Is Windows Taking Forever to Shut Down? Try This!

Is Windows Taking Forever to Shut Down? Try This!

A lot may go wrong during the complicated process of Shut Down. Check out our troubleshooting advice if your Windows 10 or 11 computer becomes stuck.

Shut Down

Windows shutdown appears to be a straightforward procedure. How difficult can it be to just shut off your computer?

But shutting down involves more than just turning off the electricity. Windows must stop all running programs, save data, and delete unnecessary data from its memory. Even though the shutdown procedure usually just takes a few seconds, the intricate set of processes that operate in the background may get confused. As a result, the system either never truly shuts down or does so very slowly.

1. Inspect for software issues If there are Shut Down problems

Programs are frequently the root of shutdown problems. When closing down your computer, if the “Programs need to close” question appears instead of the “Shutting down…” screen, you most likely have a software issue.

Shut Down

Windows should display a list of applications that require closing. Most of the time, the system will automatically shut them, but occasionally it won’t. This happens frequently when you have a software open that requires data saving.
Click Cancel to stop the shutdown process, and then double-check that all open apps have saved your data. In the future, keep in mind to save before closing down, which should hasten Windows’ shutdown.

However, this doesn’t always work. Even if the list of applications that need to be closed occasionally appears to be empty or to display just momentarily, your computer never reaches the shutdown page. This indicates that a software is to blame for your problems. After making an effort to shut down, launch Task Manager and examine the apps that are still active by checking their memory consumption and descriptions.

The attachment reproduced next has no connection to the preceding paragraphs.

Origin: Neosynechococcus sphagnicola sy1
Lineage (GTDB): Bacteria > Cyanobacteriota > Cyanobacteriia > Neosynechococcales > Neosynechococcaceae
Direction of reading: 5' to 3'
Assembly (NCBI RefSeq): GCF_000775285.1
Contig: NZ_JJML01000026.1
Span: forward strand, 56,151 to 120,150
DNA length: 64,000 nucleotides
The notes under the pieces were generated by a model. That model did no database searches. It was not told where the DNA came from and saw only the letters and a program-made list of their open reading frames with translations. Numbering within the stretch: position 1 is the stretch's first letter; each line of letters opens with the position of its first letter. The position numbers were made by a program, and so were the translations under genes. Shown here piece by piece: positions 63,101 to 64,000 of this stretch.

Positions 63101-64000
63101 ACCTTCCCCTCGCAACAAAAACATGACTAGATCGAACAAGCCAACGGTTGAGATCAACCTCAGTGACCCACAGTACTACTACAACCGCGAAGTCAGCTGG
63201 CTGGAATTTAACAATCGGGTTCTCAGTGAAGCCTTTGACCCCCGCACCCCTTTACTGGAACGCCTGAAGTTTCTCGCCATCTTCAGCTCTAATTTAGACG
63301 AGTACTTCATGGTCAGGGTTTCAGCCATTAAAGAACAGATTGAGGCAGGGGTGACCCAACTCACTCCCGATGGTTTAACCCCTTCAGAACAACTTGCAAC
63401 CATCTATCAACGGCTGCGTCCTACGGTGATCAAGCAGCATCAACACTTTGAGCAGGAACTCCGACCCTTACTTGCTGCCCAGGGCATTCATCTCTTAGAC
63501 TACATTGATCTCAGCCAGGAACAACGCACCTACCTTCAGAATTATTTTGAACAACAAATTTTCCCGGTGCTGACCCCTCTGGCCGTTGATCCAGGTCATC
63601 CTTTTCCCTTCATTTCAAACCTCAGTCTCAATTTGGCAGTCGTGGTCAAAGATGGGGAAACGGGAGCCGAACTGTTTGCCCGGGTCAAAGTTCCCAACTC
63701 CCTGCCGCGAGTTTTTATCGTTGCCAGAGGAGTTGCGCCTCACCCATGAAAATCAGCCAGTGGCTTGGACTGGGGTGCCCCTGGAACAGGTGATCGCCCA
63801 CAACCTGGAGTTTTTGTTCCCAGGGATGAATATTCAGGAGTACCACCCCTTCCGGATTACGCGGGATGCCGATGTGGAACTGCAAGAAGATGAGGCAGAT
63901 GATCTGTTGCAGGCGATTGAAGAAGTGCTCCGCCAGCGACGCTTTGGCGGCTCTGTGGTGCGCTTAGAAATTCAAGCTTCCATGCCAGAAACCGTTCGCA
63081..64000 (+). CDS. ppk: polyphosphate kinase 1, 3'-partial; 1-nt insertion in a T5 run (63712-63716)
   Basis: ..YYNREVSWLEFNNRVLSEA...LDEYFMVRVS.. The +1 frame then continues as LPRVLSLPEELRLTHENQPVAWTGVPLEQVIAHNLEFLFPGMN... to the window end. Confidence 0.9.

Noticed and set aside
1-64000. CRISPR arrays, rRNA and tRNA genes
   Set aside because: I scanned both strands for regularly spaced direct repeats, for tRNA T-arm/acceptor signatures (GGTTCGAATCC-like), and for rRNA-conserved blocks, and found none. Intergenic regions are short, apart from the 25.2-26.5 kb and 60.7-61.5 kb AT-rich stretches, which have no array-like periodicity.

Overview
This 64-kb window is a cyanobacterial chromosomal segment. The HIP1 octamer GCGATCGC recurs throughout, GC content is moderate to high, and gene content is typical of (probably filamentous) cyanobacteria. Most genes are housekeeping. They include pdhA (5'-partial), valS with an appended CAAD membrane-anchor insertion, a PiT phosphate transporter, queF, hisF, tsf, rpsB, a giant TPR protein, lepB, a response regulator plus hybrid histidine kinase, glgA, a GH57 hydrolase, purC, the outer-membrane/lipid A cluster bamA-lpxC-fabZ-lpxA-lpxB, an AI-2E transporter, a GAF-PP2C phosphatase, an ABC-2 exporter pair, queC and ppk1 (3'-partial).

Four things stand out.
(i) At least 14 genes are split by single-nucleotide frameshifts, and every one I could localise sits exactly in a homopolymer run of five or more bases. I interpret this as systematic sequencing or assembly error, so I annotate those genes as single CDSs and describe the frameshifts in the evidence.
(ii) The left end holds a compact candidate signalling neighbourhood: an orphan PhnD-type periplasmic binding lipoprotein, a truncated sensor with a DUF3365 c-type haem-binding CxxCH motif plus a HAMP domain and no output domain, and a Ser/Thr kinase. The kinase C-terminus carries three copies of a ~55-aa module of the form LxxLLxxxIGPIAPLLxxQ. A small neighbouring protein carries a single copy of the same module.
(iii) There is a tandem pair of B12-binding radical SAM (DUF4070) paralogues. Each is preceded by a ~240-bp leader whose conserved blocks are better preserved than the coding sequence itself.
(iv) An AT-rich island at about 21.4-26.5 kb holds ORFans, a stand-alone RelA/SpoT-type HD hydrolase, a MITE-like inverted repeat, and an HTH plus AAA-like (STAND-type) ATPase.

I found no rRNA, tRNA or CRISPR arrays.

It might not be simple to fix a software once you’ve determined that it’s probably the problem. The program could require patching or re-installation. Before turning off your computer, you may also try manually ending the software with Task Manager. It could take some trial and error to figure out which program is causing shutdown to hang.

2. Check for power problems

Windows shutting down slowly might potentially be a power-related problem. Give the Windows power troubleshooter a brief try before making any changes to your system settings; it could be sufficient to resolve your problem.

  • Right-click Start and choose Settings.
  • Go to Update & Security and select Troubleshoot from the left menu.
  • Click Power > Run the troubleshooter from Find and repair additional problems.
Shut Down

3. Inspect for process issues

When Windows shuts down, it stops a number of system tasks and packs up data as necessary to ensure a smooth system startup the following time it’s required. However, if a process hangs while being shut down, you won’t know which one because the default “Shutting down…” page provides no information.

By making changes to the Group Policy, you can modify this. Here is how to go about it:

  • Find gpedit in the Start menu search box and choose Run as administrator.
  • Navigate to Computer setup > Administrative templates > System in the left pane.
  • Scroll down to Display very comprehensive status messages in the right window.
  • Choose Enabled.
  • To save your updated system settings, click Apply > OK.
Shut Down

On the Shutting down… page, you will now see a list of processes that are shutting down, which might help you identify the root of the issue. There could be a problem with Windows Update, and managing Windows updates might use some improvement.

Hardware driver corruption and persistent network processes are two additional frequent issues.

4. Verify again for issues with the operating system or drivers

After modifying the policy, you can discover that a driver or a process problem that you don’t understand or don’t know how to address is causing your shutdown screen to hang. It’s a good idea to update both Windows and your drivers in these circumstances.

Give Windows a chance to install the most recent version if you’ve put off updating for a while because it can speed up Windows shutdown.

In order to open Windows settings, press Win + I. Then click the Check for updates option under Update & security > Windows update.

Shut Down

Use the Restart now option in the Settings app if Windows needs to restart in order to apply downloaded updates. A restart appointment may be made right here. As an alternative, you can select one of the Update-related choices under Start > Power.